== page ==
Herb Gallow’s review published on Letterboxd:
This is what I get for not liking You Were Never Really Here. I thought it was a silly, masturbatory exercise that rode an on-the-nose Joaquin Phoenix performance as a violent weirdo. Thanks, Todd Phillips, for showing how much worse that template could be used.
This is Taxi Driver for people who couldn’t be bothered to think too hard about it. A misinformed, high school nihilist’s view of the world with Batman stapled onto it. The Nolan Batman movies laid the groundwork for movies about a guy in a bat costume that take themselves way too seriously, and this is the next logical step. The world as seen through this lens is a cartoon, where any resemblance to reality is overshadowed by relentless, overdramatic cruelty to the point of ridiculousness. I suppose that’s necessary in order to create a place where the result of Arthur Fleck’s journey is to become a criminal mastermind super villain who can only be stopped by Batman.
There’s something in here attempting to latch onto the current mood regarding systemic inequality and the concentration of wealth into the hands of few. That’s an issue that deserves a far better treatment than “scary guy gets pushed to Death Wish insanity and everyone follows suit.” Phillips is attempting to say something about some sort of common thing lurking around in all of society, and it doesn’t resonate at all. The umpteenth iteration of the culture’s fetish for murdering Batman’s parents doesn’t do anyone any favors.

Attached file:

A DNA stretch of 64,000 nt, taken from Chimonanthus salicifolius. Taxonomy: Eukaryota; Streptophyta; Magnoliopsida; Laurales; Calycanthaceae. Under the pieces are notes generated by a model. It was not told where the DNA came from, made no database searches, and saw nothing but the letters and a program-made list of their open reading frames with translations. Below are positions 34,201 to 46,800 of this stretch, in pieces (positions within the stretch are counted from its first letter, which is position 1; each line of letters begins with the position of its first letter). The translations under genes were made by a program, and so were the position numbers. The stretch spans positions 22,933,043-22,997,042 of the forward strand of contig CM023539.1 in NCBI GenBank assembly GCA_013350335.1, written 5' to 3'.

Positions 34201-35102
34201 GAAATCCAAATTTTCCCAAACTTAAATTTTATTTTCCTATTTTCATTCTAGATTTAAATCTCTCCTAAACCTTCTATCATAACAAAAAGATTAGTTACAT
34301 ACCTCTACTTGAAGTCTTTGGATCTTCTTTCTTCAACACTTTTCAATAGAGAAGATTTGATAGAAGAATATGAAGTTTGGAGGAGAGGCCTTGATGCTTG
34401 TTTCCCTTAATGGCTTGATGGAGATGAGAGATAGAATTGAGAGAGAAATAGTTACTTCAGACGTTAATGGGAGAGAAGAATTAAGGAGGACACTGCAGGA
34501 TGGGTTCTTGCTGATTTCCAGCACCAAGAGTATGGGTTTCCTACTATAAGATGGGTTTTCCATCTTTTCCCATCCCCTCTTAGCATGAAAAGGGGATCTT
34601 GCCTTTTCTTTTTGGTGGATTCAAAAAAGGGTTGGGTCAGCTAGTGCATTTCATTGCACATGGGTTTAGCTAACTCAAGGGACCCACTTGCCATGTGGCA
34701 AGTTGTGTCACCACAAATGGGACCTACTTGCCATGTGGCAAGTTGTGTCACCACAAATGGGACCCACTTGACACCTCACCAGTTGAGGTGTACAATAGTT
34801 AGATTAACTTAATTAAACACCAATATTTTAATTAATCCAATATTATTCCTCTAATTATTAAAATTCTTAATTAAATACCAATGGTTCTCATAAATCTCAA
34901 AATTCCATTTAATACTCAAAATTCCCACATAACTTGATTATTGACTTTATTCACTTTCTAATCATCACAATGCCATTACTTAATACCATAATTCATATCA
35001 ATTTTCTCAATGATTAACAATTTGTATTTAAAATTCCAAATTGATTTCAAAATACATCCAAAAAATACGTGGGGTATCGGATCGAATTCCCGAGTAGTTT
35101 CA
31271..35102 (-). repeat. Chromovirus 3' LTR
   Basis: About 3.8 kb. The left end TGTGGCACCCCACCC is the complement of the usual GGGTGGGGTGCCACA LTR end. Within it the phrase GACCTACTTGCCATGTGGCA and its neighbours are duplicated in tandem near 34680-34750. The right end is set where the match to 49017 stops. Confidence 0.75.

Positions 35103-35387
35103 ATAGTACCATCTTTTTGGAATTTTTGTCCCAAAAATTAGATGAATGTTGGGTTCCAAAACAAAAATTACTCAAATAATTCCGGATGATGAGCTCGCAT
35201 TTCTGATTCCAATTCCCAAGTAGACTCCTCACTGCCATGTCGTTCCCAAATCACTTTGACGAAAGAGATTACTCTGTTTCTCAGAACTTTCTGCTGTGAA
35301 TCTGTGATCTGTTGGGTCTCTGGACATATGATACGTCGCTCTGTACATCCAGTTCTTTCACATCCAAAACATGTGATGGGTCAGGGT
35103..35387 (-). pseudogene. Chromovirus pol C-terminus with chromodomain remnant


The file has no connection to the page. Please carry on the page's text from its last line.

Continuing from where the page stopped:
Joaquin Phoenix is going to get a lot of plaudits for his performance here. I personally am getting tired of body modification in order to play sociopaths being a fast lane into critical acclaim. It’s impressive, sure, that Phoenix did the Machinist thing and starved himself into looking frightening. And that spastic laughter thing he does is a good trick. As a performance? What is it that someone is being called to do when they play this role, exactly? Where’s anything resembling nuance or the ability to convey emotion without screaming and waving your arms? This character has been done so many times now, and I’m thinking part of the reason is that it’s an opportunity to turn the ham up to eleven in an environment where you’ll be praised for going entirely apeshit without a whole lot of consideration.
This thing ends with the titular Joker ranting directly at a television camera, directly delivering his message at the audience in a way that reminds me of last year’s ill-advised Dick Cheney monologue in Vice. It depresses the shit out of me that we seem unable to have a conversation about anything of import without things being explained directly at us by fucking Batman. Knowing that this character’s ultimate destiny is to become a comic book super villain undercuts any seriousness this may have had. Better fund Medicare or you’ll be infested with Riddlers or some shit. Christ.